Fifthly, I keep seeing on social media these calls for churches' tax-exempt status to be revoked. I also hear arguments that such a thing could never happen. Except when something like that did almost happen at Bob Jones University back in the 80's because the university was still racially segregated. Now, it would be very easy for the government to try the same thing currently with churches today. And before you say that Bob Jones could have never used religion as an argument for segregation may I remind you that in the United States we had this thing called slavery, and - although wrong - Christianity was used to proclaim that slavery was permitted. I'm also going to mention the Church of Latter Day Saints because of their views pre-1978 of black people being ordained and participating in temple services.


I am not saying that slavery is OK, or segregation. I am saying that religion was used to justify both in the past. It is also not too much of a long shot to believe that churches that are against gay marriage could also stand to lose tax exempt status.

Why do churches have a tax exempt status? Well because of this thing called Separation of Church and State. The government can't interfere with religion, just like a religion can not interfere with the government. Once you get rid of this separation, and the government starts tell churches to toe the line we have lost our 1st Amendment rights - rights which already exist and don't need to be created out of thin air.

Sixthly, stop saying that just because Christians believe that homosexuality is wrong due to teachings of the Bible also means that we think that mixing cloth is wrong, beating our wives is good, and a bunch of other things, and then telling us that we can't pick and choose.

That attitude is very ignorant. Firstly because it presumes that we as Christians are still bound by the Judaic Law, even though there was a whole council in Jerusalem stating which parts we are not bound to and which parts we are not bound to; this council can be read about in Acts chapter 15.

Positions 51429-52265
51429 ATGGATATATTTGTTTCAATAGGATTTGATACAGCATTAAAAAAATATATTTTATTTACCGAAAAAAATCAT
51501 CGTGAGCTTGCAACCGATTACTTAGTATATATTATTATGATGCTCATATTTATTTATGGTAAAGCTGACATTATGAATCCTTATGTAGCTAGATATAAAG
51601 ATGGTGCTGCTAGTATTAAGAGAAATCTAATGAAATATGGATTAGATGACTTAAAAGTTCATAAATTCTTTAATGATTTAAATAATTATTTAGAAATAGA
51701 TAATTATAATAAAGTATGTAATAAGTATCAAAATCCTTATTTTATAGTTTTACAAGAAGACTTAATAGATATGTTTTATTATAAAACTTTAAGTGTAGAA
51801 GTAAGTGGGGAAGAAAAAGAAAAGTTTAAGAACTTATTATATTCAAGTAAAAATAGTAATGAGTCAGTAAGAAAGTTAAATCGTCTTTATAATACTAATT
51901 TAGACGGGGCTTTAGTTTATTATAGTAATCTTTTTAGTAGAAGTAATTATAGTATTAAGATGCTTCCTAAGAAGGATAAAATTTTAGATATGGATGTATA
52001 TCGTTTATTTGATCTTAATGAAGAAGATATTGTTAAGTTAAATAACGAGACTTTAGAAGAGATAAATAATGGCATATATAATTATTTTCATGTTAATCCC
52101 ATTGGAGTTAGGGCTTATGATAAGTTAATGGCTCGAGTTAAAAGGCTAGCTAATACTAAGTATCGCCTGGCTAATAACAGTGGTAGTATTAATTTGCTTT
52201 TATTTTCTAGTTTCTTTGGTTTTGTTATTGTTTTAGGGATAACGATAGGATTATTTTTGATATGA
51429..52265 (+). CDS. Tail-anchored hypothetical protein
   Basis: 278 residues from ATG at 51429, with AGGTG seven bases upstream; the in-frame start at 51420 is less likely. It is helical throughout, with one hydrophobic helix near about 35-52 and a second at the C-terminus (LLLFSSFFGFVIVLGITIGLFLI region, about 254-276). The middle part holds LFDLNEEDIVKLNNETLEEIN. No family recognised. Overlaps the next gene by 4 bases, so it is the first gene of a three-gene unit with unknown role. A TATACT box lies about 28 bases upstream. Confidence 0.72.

"The council decided that Gentile converts to Christianity were not obligated to keep most of the Law of Moses, including the rules concerning circumcision of males. The Council did, however, retain the prohibitions on eating blood, meat containing blood, and meat of animals not properly slain, and on fornication and idolatry,"

The word fornication there means not just sexual impurity, but also homosexuality, as can be seen from 1 Corinthians 6:9-10 as can be seen in this quote,

"...St. Paul writing the most extensively on this subject. He condemns prostitution and homosexuality in 1 Cor. (6:9-10): "Do you not know that the unrighteous will not inherit the kingdom of God? Do not be deceived; neither the immoral nor the idolaters, nor adulterers, nor homosexuals (arsenokoitai), nor thieves, nor the greedy, nor drunkards, nor revilers, nor robbers shall inherit the kingdom of God."" (Orthodox Wiki)
By the way, if you take the parenthetical Greek word, "arsenokoitai", and put it as "ἀρσενοκοίτης" into Google Translate, it translates to "Poof, Pansy, Queer, Fagot, Sodomy."
So yes, the New Testament does speak out against homosexuality. And, no we are not bound to those things in Judaic Law such as slavery, beating a spouse, killing disrespectful children, and the like. To keep insisting that if we are against homosexuality means that we are for these other things is intellectual dishonesty.

Added to this number is also the whole, "Jesus never said anything against homosexuality." I mean Jesus didn't say that 2+2=4, but we still believe that. Also, "4 “Haven’t you read,” He replied, “that He who created them in the beginning made them male and female,” 5 and He also said: “For this reason a man will leave his father and mother and be joined to his wife, and the two will become one flesh?" (Matt 19:4-5 KJV). Jesus states here that marriage is for a man to become one flesh with his wife, a woman; God created a male and female.

Also, if you want to nitpick, the Church believes that Jesus is God (also, the Word of God), so if God has a prohibition against homosexuality in the OT then it is fair to say that Jesus did indeed speak against homosexuality on account of being God (and the Word of God).